Nepali Congress released its election manifesto on Thursday focusing on multiparty competition, periodic election, adult franchise, separation of powers, judicial independence, rule of law, press freedom, and transparent and inclusive governing system as features of the new constitution.
In its proposed constitution, the Nepali Congress has floated the idea of federal structure with seven federal units, including two provinces in the southern plains or Terai.
The party has plans to draft the new constitution within a year and then focus on economic development of the country.     It also favoured a parliamentary form of political system with executive powers vested in the Prime Minister, to be elected from the 601-member Constituent Assembly which also acts as the country's Parliament.
The party has proposed a constitutional president to be elected through Electoral College, who acts as head of the state.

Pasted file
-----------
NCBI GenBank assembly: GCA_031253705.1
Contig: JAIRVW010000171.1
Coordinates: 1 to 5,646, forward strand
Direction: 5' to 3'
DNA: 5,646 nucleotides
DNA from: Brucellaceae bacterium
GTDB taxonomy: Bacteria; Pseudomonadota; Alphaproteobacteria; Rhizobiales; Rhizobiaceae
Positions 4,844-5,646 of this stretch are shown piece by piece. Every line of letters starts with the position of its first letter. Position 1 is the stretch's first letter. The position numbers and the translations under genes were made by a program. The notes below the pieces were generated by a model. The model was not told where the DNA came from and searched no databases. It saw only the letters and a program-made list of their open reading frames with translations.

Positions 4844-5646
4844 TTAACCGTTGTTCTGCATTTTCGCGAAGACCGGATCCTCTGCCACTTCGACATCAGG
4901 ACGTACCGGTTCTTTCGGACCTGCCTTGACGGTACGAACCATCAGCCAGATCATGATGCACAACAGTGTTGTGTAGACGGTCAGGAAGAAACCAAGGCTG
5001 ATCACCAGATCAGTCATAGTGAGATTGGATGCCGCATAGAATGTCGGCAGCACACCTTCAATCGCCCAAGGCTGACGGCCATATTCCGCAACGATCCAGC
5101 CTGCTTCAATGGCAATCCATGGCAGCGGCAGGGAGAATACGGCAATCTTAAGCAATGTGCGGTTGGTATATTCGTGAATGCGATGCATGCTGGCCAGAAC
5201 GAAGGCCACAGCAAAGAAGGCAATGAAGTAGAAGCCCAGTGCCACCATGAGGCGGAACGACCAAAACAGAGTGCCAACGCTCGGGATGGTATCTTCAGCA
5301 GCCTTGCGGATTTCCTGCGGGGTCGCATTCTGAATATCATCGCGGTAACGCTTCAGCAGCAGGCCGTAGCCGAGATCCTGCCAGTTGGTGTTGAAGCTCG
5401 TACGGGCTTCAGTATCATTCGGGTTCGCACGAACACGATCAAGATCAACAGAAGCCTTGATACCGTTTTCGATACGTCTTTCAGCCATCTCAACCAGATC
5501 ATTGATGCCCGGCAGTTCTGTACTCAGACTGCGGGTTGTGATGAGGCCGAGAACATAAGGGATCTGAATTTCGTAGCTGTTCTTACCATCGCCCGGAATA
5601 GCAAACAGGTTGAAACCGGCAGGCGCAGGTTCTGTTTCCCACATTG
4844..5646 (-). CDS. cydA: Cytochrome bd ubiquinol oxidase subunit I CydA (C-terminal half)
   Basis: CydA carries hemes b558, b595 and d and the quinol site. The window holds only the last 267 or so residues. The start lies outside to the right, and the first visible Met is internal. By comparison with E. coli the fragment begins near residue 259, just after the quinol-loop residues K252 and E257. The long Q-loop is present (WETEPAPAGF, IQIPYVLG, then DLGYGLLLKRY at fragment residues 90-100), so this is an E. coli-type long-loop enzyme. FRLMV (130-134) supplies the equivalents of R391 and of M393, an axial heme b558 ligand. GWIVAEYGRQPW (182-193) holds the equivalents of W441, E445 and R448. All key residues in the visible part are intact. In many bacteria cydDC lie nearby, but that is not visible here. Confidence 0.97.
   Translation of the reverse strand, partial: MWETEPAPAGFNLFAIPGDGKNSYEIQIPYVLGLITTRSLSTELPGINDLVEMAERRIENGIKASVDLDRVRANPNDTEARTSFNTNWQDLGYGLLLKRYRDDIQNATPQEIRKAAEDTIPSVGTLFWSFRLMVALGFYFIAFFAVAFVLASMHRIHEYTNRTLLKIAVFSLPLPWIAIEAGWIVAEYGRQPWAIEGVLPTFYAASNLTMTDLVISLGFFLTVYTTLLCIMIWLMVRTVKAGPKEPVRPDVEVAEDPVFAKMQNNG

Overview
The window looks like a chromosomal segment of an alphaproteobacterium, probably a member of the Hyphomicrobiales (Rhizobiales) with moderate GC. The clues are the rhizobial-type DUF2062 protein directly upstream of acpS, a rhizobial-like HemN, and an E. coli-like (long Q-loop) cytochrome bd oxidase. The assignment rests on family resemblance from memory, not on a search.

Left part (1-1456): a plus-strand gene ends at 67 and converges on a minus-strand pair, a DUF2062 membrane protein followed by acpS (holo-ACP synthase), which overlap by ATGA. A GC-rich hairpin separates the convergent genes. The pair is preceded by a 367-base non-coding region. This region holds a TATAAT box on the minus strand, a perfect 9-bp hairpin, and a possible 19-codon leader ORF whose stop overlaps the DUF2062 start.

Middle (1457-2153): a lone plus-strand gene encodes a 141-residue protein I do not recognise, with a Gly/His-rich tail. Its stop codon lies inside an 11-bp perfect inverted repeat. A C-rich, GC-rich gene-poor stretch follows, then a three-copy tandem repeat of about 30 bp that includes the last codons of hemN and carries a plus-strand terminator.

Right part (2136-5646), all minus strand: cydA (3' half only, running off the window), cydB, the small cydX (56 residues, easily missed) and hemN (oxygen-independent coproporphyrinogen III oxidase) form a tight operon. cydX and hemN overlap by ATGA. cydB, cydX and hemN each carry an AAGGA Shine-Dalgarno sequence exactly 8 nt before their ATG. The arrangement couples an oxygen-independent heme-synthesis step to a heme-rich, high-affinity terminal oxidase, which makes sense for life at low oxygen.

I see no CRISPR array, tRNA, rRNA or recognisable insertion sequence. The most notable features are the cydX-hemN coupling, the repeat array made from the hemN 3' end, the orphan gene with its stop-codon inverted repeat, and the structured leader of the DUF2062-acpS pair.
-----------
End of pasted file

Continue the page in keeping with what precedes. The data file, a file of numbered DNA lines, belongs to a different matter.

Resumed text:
Meanwhile, Unified CPN-Maoist has floated the idea of directly elected President with all executive powers vested upon him and a Prime Minister to be elected from the Parliament who will look after day-to-day administration.
Communist Party of Nepal-Unified Marxist Leninist (CPN-UML) has floated the idea of a parliamentary system with directly elected Prime Minister.
Similarly, Federal Socialist Party, headed by Ashok Rai, aims to delineate federal provinces on the basis of ethnic identity guaranteeing inclusive rights for the ethnic communities and other marginalised groups.
The party also favours the idea of directly elected president vested with executive powers.
Election campaigning has geared up across Nepal, including Terai and capital city Kathmandu, with the poll date three weeks away despite the call of breakaway Maoist faction CPN-Maoist led by hardliner leader Mohan Vaidya to boycott the polls.
Out of a total 601 seats, voting for 240 seats under direct election or first past the post system, is taking place on November 19.
The country was a monarchy till 2008.


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